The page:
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Topic: ZIFduino (Read 11605 times) previous topic - next topic


Is that preview version for use with the FTDI cable?  Getting rid of the chip makes the board easier to build, but it would also eliminate the point of the Zifduino, at least for me.  Using that cable, I could program my Boarduino's directly.


I like the idea of using the ftdi cable, it knocks a few bucks off the price, and removes the most difficult part from the board.

which reminds me, bitty I got the rest of my parts, it diddnt work for me, the tx light blinks 3 times when I power it up.. thats all...

I tried to clean up the soldering on my usb chip... and I burnt the traces in the process :(

I would be happy to try again if you have a new design, I've got lots of spare parts now.


hey bitty, just got that extra board you sent me

Thank you.

I put it together, flashed it and have my simple blinky running(led on pin13).  For some reason the red leds don't light up, power and rx.  I'm not sure but perhaps the 220ohm in place of the 330 was just too low, and they popped... I'll have to read the specs on the red ones.. I hope I have a few left.

I'll test the rest of the pins for digital and pwm this weekend if I have a chance.

so far I say gratz, it appears to work, perhaps you will refine it... but it is definatley working!

More feedback to come.



Glad to hear it's working for you.  I'd recommend replacing those LEDs and going with a higher value resistor.

The boards are being sent in for manufacturing on Monday.  I'll post a link when kits are ready for shipping.


yep, either the red leds were put in backwards or the long lead was the cathode... I flipped them around, and the red power led induced temporary blindness ;)  when I was able to see again I switched it with a 1kohm resistor, and the light is more consistent with the other leds.

ok, digital out tested on all pins, PWM out tested on 3, 5, 6, 9, 10 and 11.

I'll test some analog in tonight.


well got it done after breakfast.

all analog in work es expected, icsp header works great, reset button works too.

I think thats everything, but a pic of the working one.

silly question.  can you reduce the number of caps?  I know the arduino decimilia has a similar number of parts, but if you look at something like the boardunio, much fewer parts.  Just a thought.

Let me know if you want me to test your other variants.. I have an ftdi cable.


can you reduce the number of caps?

IIRC, ZIFduino (and the Decimilla) contain the minimum number of caps recommended by the data sheets of the components.  The only "extra" on there is the coupling cap for the auto-reset functionality.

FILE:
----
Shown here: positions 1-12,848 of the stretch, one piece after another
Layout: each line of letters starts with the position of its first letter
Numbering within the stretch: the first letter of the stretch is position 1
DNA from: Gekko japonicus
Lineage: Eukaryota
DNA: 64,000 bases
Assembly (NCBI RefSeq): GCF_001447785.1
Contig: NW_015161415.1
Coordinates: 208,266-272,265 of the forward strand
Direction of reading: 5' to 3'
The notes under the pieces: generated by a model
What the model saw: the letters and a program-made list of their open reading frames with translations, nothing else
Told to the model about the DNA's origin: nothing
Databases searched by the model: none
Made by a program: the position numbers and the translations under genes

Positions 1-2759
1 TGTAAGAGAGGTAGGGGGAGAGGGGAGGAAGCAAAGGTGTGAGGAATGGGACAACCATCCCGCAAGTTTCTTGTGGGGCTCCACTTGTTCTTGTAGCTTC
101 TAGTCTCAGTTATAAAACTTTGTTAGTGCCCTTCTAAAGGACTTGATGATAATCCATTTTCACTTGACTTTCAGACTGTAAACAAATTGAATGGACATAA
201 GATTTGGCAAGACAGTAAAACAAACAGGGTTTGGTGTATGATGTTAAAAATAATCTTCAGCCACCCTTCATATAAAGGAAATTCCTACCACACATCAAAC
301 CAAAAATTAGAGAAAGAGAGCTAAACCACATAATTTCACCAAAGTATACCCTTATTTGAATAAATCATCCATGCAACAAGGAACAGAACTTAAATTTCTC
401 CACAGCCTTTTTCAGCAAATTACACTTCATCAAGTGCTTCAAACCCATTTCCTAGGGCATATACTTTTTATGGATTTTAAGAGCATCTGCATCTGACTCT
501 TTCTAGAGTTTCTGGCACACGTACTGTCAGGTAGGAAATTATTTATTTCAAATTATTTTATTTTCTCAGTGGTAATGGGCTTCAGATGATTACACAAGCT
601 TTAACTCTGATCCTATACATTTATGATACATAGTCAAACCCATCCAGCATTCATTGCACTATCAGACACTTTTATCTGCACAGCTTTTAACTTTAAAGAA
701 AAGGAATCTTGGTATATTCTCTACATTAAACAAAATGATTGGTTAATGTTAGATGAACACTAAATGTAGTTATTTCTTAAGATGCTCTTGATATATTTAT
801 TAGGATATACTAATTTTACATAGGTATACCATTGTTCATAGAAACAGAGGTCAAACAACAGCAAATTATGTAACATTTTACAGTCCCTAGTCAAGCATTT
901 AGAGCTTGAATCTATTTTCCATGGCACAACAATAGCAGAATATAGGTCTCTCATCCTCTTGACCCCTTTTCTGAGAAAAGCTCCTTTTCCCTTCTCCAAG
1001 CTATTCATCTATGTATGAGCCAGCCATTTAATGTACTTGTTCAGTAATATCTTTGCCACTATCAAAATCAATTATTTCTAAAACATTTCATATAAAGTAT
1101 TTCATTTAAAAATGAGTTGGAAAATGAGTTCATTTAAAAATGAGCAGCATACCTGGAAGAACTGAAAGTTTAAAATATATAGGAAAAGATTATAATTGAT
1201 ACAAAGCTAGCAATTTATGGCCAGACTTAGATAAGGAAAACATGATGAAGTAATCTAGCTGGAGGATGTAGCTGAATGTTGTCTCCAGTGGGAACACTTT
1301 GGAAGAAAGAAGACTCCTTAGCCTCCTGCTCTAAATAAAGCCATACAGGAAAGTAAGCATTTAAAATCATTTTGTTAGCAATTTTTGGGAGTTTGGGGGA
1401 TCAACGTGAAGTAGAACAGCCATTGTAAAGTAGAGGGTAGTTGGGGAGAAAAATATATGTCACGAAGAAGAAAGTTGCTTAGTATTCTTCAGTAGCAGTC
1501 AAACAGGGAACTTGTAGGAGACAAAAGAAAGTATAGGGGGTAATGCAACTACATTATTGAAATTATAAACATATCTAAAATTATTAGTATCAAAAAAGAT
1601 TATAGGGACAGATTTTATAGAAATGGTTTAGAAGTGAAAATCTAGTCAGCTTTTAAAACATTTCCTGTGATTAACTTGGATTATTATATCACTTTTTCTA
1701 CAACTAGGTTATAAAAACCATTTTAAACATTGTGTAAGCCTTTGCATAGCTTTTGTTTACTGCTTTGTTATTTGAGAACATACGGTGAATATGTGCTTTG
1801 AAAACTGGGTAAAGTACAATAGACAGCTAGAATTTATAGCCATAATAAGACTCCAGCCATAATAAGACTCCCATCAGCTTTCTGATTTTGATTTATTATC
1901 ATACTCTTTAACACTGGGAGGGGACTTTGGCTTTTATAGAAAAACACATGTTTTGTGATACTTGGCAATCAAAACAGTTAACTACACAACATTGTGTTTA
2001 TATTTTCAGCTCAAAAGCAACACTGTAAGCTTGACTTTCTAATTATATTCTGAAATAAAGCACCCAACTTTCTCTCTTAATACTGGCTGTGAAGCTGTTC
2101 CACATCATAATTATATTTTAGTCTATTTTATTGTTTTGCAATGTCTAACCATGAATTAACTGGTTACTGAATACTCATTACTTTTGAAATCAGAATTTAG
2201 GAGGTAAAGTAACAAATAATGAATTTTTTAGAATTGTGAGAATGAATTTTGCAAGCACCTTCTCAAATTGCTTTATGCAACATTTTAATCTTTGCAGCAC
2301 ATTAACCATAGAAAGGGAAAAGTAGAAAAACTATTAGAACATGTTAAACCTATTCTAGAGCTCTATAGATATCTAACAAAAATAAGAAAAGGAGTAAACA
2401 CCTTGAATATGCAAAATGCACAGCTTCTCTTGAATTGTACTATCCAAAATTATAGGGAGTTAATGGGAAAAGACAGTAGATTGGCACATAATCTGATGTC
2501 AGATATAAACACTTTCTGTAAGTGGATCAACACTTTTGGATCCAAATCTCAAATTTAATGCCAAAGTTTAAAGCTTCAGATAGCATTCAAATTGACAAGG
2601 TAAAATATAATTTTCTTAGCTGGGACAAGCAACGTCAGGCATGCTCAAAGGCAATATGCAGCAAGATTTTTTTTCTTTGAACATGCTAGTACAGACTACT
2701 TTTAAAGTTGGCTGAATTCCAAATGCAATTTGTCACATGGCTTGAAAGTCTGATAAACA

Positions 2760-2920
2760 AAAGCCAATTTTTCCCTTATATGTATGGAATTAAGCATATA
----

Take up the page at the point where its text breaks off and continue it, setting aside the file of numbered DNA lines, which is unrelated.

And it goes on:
well there you have it.

how to boards like the rbbb, or the boarduino get away without all the caps?


how to boards like the rbbb, or the boarduino get away without all the caps?

Reduced functionality.

The 7805 regulator requires 2 caps minimum.  Leave off the 7805 and say goodbye to 2.

The FT232RL (USB chip) recommends 4 caps in their reference design - leave off USB support, and there go 4 more.

A typical crystal needs 2 caps - use a resonator with built-in caps, and lose a couple more.

The ATmega recommends an analog filter cap between AVcc and GND - don't do any analog input, and you can probably get away with leaving that one off.  In addition, pretty much every digital IC should have a .1uF between Vcc and GND.  If you feel like troubleshooting bizarre random problems, leave that one off. |:

The RBBB has 4 caps, the 2 for the ATmega and 2 for the 78L05.  It uses a resonator to avoid the XTAL caps.

The boarduino has 6 caps.  Just guessing here, but I think 2 are for the 7805, two for the ATmega, I think the fifth is for auto-reset, and I'm guessing the 6th is an extra power supply filter.



The 7805 regulator requires 2 caps minimum.  Leave off the 7805 and say goodbye to 2.

Technically, the 7805 requires no caps for operation, only for increased transient response or (very) noisy supply lines. Arguably removing the 7805 necessitates the use of a capacitor or two because you're moving the power supply away from the system and all transients must be handled by capacitance.

Reading from the datasheet
Cin is required if regulator is located an appreciable distance from power supply filter.
CO is not needed for stability; however, it does improve transient response. Values of less than 0.1 uF could cause instability.

In practise, the price of two caps is less than the worry of ignoring the gotchas.


It's set up so you can use either a crystal or an oscillator.  A lot of people don't care either way, but a lot of people do.  I figure it's better to give the option.

Good idea, the resonators are typically +- 5% of the desired frequency.  If you are doing something like building a clock a 5%  error would mean your clock would gain or lose over an hour a day.  Or if you are generating a tone, it could be off by almost  a 1/2 step.



:D :D :D


Congratulations!  Those ZIF sockets are expensive, huh?  

I like the way you created a separate item for the FT232RL solder option.  Makes it easy for people to pay for it or not as they want.


Yeah, and the big fat board isn't exactly cheap to have manufactured in small quantities. ::)


YaY :D nice work :3

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